The Ministry of Justice has sent the Ministry of Foreign Affairs the draft for accession to the Lanzarote convention protecting children from sexual exploitation and abuse for the Government to approve the draft. Acceding to a convention is helping to protect children even more in case of cross-border crimes.
“Sexual exploitation of children is one of the most serious crimes, as it is targeted against completely defenceless little people. As such crimes, especially the child porn related ones, are often of international dimension, we want to send a clear message to the international public by accession to the Lanzarote convention that we are protecting our children from such things. Even if these crimes cross the borders of Estonia,” said Urmas Reinsalu, the Minister of Justice.
“Even though the Estonian law is already in compliance with the requirements of the convention, this is still a meaningful event for other countries as well and it is our intention to ratify the convention during Estonian Presidency of the Council of the European Union,” the Minister added.
The corner stones of the Convention are prevention of sexual exploitation and abuse, ensuring of protection of the rights of the children who have fallen victim to sexual exploitation or abuse, and promotion of domestic and international cooperation in combating sexual exploitation and abuse of children.
The document in question is of very high significance in the battle against sexual crimes against children, in harmonization of child-friendly court procedures, and in improvement of the quality and efficiency of social services. The recurrent principle of the Convention is integration of various fields of activity in protection of children, which is why compliance with the provisions of the Convention requires continuous efforts by the fields of social work, healthcare, education, and legal protection.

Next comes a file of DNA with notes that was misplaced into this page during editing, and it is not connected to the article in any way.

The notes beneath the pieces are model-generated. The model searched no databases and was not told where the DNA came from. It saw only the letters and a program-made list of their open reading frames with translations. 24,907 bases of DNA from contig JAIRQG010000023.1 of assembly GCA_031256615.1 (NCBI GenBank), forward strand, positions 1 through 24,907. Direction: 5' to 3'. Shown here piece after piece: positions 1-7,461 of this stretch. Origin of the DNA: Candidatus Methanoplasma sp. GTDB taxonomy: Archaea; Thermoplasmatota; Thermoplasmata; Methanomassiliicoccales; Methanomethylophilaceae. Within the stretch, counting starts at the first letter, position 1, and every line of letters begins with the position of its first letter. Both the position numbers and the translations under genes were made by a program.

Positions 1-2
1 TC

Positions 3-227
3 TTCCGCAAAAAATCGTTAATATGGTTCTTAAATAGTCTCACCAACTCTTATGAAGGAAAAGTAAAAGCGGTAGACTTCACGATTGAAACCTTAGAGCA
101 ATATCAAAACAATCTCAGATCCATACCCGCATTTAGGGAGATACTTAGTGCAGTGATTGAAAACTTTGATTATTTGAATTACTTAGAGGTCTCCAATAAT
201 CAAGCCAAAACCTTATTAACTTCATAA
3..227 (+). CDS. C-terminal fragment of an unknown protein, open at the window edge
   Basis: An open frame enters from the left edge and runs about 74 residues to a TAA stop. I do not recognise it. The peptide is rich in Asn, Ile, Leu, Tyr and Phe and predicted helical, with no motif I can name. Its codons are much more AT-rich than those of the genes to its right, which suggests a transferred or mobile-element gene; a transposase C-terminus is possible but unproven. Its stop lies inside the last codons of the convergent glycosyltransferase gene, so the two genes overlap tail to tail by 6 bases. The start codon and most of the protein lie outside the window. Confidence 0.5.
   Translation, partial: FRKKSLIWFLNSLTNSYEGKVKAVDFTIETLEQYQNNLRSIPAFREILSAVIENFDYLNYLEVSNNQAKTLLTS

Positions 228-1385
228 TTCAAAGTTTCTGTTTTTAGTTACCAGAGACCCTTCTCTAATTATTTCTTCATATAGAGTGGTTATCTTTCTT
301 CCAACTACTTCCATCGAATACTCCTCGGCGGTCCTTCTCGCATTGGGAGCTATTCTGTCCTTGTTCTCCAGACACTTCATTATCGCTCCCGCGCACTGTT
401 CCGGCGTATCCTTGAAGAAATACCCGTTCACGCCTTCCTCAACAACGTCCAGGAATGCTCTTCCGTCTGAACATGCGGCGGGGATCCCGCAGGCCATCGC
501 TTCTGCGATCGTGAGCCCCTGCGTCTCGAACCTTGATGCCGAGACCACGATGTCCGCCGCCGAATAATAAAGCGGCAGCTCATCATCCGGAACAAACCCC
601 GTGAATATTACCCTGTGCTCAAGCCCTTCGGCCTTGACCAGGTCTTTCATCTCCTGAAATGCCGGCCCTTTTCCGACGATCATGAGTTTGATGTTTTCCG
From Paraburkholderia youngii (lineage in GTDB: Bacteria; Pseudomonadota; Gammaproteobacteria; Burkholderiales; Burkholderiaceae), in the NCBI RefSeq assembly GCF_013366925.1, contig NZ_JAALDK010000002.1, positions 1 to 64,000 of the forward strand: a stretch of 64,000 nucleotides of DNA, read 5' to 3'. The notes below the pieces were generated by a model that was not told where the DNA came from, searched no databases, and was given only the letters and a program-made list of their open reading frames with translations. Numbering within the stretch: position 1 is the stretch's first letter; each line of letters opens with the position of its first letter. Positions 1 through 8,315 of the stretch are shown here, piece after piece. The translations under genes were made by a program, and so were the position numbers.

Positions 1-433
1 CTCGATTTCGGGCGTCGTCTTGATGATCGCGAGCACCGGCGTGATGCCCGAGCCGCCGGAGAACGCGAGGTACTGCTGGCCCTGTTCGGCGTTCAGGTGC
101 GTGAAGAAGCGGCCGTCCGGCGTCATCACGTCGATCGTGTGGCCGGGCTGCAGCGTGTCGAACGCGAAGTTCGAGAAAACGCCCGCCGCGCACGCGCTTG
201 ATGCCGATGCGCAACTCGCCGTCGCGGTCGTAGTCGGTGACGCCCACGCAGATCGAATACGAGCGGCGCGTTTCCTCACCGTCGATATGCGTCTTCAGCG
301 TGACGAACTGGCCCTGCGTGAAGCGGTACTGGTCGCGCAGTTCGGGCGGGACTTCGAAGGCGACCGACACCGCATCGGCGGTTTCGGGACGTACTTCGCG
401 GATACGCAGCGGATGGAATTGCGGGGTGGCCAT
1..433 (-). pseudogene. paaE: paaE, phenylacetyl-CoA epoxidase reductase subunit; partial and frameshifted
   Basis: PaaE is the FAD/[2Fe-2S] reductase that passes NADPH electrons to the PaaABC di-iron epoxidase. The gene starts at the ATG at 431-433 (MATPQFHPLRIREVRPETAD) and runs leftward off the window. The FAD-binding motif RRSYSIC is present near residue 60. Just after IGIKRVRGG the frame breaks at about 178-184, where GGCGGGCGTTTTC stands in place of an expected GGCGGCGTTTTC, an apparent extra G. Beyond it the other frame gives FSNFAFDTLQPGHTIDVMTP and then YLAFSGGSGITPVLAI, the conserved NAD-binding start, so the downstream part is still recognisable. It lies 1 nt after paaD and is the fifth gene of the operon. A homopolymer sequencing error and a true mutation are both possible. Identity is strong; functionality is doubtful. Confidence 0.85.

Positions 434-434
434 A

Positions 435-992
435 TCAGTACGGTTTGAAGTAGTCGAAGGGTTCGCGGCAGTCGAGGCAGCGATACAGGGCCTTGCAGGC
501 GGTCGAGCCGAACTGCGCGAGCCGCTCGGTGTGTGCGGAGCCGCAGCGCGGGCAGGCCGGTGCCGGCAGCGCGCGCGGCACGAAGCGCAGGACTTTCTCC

The Lanzarote Convention was opened for signing on the 25th of October, 2007, and entered into force on the international level on the 1st of July, 2010. Estonia signed the Convention on the 17th of September, 2008. The Ministry of Justice is the ministry responsible for ratification of the Convention. However, other ministries, primarily the Ministry of Social Affairs and the Ministry of the Interior, have also very substantial roles in development of the services and measures prescribed in the Convention.
Estonian law is already in conformity with the criminal law provisions of the Lanzarote Convention. The activities required for ratification of the Convention are specified in the “Development Plan for Children and Families for 2012–2020” and in the “Violence Prevention strategy for 2015–2020”. The draft is also related to the “Action Programme of the Government of the Republic for 2015–2019”, which highlights combating sexual crimes related to minors and targeting minors as a criminal policy.
From the 18th of May to the 22nd of November, 2016, Estonia is also the Chair of the Committee of Ministers of the Council of Europe and the Minister of Foreign Affairs of Estonia is serving as the political head of the organization. Estonia acceded to the Council of Europe on the 14th of May, 1993, as the 27th Member State. The Council of Europe includes 47 Member States that take turns chairing the Committee of Ministers by serving six months at a time. Protection of children’s rights, including the battle against sexual exploitation and abuse of children, is one of Estonia’s priorities while chairing the Council of Europe.